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improve hits by adding Y-DNA to my autosomal when comparing to others autosomal tests

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  • improve hits by adding Y-DNA to my autosomal when comparing to others autosomal tests

    Can I get improved matches by adding Y-DNA test to my autosomal test when comparing to others autosomal tests?

    My paternal line is not 100% confirmed – sitting at 50% with the 2 known possibilities (deceased)! But no potential DNA candidates/volunteers at this stage.


    I have done an autosomal test (Ancestry) and uploaded on several sites.
    The matches I receive are few and all weak – best match is just 1% (71.7 cM – 4 segments shared – largest 31.7 cM), the majority are a fraction of that.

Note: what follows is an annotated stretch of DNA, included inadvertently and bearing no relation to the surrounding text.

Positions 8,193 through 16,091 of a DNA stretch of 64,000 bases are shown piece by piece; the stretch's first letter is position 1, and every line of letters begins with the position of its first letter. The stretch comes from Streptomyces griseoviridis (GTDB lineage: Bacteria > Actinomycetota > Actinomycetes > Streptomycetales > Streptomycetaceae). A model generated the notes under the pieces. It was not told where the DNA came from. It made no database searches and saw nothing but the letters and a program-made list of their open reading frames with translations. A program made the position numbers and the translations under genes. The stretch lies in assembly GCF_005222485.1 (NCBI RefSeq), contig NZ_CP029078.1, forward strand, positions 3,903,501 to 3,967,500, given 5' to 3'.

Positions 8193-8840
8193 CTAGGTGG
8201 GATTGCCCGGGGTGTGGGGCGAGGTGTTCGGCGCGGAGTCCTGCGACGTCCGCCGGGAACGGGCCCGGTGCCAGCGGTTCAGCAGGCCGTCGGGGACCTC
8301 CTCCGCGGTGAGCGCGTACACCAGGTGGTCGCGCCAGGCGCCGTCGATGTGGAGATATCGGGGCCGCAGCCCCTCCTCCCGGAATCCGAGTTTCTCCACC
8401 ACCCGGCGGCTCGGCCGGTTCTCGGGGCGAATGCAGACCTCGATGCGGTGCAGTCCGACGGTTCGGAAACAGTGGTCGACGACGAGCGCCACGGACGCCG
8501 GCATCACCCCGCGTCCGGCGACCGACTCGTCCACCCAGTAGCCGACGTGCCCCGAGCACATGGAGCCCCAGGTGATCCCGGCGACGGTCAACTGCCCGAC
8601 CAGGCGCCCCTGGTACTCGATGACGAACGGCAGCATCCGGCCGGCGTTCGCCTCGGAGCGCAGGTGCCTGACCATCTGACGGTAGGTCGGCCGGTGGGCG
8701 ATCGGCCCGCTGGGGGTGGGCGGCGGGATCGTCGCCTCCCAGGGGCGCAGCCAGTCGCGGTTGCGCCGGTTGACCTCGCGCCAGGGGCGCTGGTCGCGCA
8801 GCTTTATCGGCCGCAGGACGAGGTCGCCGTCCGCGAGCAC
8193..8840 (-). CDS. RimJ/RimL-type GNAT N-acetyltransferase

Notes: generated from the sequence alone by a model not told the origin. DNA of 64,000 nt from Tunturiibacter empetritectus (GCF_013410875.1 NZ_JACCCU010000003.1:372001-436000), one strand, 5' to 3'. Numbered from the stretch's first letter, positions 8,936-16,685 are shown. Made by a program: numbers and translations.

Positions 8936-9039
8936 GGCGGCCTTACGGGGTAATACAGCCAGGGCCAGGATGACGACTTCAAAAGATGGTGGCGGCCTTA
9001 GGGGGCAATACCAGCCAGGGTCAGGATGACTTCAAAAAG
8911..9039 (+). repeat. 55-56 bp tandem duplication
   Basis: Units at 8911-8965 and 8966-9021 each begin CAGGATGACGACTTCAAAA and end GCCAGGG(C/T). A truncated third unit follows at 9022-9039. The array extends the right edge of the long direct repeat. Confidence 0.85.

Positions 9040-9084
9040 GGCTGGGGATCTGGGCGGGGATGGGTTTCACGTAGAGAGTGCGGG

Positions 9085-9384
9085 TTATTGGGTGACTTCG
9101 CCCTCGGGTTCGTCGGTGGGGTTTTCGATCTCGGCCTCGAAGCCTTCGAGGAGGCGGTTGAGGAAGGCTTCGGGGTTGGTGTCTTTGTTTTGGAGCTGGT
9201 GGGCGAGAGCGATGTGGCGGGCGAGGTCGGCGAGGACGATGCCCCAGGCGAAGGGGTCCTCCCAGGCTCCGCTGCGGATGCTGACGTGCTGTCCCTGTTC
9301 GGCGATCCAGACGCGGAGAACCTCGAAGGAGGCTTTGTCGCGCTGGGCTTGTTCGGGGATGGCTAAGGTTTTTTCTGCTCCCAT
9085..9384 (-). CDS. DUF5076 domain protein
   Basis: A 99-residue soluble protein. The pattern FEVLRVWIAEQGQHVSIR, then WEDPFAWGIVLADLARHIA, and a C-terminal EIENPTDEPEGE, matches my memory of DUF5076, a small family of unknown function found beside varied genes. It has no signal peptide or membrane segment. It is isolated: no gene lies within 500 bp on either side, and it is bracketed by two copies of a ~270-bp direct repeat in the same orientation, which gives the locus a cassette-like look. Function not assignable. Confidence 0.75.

The research area is in Belgium where DNA testing has not gained much popularity.

    Is there any point in doing a Y-DNA test until I get stronger matches?
    Or find a male living relative of my 2 suspects?
    And which test would suffice.

    Thank you J

  • #2
    If you are trying to determine your patrilineal line, by all means take a Y-DNA test. You probably won't find a close match, but the information should help you rule in or out candidates from the autosomal testing. If you can afford Big Y, I would go ahead and do that. Otherwise test to whatever level which you can afford.

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    • #3
      Thank you georgian1950.
      Can you recommend a good source to get/read info on how to use a Y-DNA test result to filter the candidates from autosomal tests?